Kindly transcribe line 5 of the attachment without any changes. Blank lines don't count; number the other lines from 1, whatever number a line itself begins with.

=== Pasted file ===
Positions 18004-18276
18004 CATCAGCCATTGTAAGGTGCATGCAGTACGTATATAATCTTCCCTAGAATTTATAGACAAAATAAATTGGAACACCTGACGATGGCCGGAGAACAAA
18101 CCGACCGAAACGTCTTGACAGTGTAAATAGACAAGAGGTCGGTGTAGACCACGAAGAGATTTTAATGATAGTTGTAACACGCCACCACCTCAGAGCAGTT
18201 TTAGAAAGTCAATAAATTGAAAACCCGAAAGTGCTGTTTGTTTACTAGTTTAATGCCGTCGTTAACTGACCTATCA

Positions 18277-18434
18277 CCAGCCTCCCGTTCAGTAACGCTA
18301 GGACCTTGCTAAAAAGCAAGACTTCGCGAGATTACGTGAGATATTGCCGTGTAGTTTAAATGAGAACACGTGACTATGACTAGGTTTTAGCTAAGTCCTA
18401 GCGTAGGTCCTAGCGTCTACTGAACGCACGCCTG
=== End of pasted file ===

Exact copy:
Positions 18277-18434